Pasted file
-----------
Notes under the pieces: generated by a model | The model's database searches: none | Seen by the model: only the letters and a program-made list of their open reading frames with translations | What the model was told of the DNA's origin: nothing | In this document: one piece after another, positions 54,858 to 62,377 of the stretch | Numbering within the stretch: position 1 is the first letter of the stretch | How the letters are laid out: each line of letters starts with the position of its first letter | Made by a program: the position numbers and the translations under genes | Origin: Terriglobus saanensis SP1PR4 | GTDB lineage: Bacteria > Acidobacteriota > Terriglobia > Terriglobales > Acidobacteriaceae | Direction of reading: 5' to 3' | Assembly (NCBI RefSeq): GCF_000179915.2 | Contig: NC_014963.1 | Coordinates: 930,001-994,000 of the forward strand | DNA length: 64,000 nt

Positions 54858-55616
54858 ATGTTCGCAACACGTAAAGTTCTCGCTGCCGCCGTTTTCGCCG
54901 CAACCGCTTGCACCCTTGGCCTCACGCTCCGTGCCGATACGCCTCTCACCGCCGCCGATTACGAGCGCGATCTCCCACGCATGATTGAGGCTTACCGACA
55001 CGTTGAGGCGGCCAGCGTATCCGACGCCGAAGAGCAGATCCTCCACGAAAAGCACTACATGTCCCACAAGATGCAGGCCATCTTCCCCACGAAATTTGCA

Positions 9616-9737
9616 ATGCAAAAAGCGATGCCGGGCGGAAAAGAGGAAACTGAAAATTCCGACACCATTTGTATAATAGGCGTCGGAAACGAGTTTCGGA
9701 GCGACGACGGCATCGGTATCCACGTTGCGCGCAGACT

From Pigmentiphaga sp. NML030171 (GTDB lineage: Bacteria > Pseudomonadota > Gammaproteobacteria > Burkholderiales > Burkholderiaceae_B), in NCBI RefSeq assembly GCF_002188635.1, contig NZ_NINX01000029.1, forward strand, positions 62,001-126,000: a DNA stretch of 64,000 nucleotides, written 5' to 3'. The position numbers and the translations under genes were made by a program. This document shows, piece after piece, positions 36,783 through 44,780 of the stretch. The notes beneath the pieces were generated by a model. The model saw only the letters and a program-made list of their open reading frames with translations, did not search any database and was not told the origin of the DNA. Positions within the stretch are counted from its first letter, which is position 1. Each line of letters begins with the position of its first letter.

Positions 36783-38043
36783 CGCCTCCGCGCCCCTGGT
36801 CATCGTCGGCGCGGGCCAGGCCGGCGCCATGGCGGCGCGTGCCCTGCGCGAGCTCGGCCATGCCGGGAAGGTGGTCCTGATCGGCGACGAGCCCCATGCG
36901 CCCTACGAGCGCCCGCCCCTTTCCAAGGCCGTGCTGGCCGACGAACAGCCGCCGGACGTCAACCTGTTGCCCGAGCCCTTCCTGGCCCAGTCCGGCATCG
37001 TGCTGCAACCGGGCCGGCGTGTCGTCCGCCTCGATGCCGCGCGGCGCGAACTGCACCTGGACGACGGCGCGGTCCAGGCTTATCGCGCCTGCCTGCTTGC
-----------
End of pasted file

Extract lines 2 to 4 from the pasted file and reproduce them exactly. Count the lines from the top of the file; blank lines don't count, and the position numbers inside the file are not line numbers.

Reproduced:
Positions 54858-55616
54858 ATGTTCGCAACACGTAAAGTTCTCGCTGCCGCCGTTTTCGCCG
54901 CAACCGCTTGCACCCTTGGCCTCACGCTCCGTGCCGATACGCCTCTCACCGCCGCCGATTACGAGCGCGATCTCCCACGCATGATTGAGGCTTACCGACA